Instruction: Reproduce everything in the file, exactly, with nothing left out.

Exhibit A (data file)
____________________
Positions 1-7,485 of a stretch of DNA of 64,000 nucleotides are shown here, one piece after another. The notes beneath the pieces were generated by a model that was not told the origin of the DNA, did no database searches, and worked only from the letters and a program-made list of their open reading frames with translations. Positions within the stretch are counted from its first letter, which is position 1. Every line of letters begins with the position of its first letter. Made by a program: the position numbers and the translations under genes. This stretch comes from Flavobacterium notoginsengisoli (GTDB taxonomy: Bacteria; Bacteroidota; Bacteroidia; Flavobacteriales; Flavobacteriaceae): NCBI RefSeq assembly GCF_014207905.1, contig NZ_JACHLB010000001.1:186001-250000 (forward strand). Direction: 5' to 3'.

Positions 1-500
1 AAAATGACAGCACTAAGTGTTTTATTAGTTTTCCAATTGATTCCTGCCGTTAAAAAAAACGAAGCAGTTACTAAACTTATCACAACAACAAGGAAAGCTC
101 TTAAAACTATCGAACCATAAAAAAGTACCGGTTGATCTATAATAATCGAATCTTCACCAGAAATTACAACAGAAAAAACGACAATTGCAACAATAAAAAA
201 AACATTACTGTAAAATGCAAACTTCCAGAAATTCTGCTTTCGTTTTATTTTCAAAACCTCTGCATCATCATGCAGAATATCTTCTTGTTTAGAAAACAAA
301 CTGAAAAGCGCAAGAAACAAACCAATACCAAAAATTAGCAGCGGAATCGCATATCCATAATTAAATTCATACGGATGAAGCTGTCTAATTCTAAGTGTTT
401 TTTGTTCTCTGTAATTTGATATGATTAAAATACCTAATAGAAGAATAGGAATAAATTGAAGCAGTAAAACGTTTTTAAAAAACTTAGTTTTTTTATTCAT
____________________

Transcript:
Positions 1-7,485 of a stretch of DNA of 64,000 nucleotides are shown here, one piece after another. The notes beneath the pieces were generated by a model that was not told the origin of the DNA, did no database searches, and worked only from the letters and a program-made list of their open reading frames with translations. Positions within the stretch are counted from its first letter, which is position 1. Every line of letters begins with the position of its first letter. Made by a program: the position numbers and the translations under genes. This stretch comes from Flavobacterium notoginsengisoli (GTDB taxonomy: Bacteria; Bacteroidota; Bacteroidia; Flavobacteriales; Flavobacteriaceae): NCBI RefSeq assembly GCF_014207905.1, contig NZ_JACHLB010000001.1:186001-250000 (forward strand). Direction: 5' to 3'.

Positions 1-500
1 AAAATGACAGCACTAAGTGTTTTATTAGTTTTCCAATTGATTCCTGCCGTTAAAAAAAACGAAGCAGTTACTAAACTTATCACAACAACAAGGAAAGCTC
101 TTAAAACTATCGAACCATAAAAAAGTACCGGTTGATCTATAATAATCGAATCTTCACCAGAAATTACAACAGAAAAAACGACAATTGCAACAATAAAAAA
201 AACATTACTGTAAAATGCAAACTTCCAGAAATTCTGCTTTCGTTTTATTTTCAAAACCTCTGCATCATCATGCAGAATATCTTCTTGTTTAGAAAACAAA
301 CTGAAAAGCGCAAGAAACAAACCAATACCAAAAATTAGCAGCGGAATCGCATATCCATAATTAAATTCATACGGATGAAGCTGTCTAATTCTAAGTGTTT
401 TTTGTTCTCTGTAATTTGATATGATTAAAATACCTAATAGAAGAATAGGAATAAATTGAAGCAGTAAAACGTTTTTAAAAAACTTAGTTTTTTTATTCAT